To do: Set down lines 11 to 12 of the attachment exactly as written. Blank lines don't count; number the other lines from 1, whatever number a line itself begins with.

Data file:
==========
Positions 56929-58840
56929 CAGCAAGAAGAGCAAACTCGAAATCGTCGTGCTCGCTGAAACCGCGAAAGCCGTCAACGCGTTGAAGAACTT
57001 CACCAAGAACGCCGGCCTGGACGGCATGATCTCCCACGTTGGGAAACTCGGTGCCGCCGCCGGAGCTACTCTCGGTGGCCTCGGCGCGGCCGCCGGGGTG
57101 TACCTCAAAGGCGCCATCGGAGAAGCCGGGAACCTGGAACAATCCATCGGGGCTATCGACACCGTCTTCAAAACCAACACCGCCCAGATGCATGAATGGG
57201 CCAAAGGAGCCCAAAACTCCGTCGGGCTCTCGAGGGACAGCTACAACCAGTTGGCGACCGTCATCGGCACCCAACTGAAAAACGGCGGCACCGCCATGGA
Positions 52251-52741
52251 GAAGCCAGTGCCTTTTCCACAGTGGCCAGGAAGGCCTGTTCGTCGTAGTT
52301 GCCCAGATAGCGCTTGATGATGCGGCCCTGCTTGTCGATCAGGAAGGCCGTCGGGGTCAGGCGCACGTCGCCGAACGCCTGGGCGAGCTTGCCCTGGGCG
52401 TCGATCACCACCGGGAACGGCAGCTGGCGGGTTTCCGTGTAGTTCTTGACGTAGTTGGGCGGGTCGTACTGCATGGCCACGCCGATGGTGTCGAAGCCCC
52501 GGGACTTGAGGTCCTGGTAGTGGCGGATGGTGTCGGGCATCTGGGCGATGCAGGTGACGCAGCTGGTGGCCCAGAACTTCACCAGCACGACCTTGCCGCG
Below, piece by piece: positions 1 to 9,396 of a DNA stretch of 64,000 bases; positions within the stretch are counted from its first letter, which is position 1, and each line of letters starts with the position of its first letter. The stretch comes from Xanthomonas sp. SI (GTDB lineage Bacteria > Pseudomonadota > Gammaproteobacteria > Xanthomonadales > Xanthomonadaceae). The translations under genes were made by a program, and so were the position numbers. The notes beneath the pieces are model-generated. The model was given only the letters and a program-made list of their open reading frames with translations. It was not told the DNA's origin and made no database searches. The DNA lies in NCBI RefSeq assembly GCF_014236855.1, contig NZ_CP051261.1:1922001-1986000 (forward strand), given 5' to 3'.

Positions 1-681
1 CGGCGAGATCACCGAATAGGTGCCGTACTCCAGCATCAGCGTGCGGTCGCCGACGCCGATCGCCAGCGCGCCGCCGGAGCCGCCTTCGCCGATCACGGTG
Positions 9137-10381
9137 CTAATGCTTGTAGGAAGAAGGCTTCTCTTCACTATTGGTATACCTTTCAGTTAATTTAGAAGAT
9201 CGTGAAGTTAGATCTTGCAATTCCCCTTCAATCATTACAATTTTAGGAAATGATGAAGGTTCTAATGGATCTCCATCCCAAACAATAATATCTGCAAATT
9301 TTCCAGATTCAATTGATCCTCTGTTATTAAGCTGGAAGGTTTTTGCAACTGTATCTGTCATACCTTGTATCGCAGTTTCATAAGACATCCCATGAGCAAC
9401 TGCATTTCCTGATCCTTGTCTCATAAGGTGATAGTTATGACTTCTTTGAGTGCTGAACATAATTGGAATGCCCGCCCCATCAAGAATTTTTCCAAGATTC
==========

Below, piece by piece: positions 1 to 9,396 of a DNA stretch of 64,000 bases; positions within the stretch are counted from its first letter, which is position 1, and each line of letters starts with the position of its first letter. The stretch comes from Xanthomonas sp. SI (GTDB lineage Bacteria > Pseudomonadota > Gammaproteobacteria > Xanthomonadales > Xanthomonadaceae). The translations under genes were made by a program, and so were the position numbers. The notes beneath the pieces are model-generated. The model was given only the letters and a program-made list of their open reading frames with translations. It was not told the DNA's origin and made no database searches. The DNA lies in NCBI RefSeq assembly GCF_014236855.1, contig NZ_CP051261.1:1922001-1986000 (forward strand), given 5' to 3'.

Positions 1-681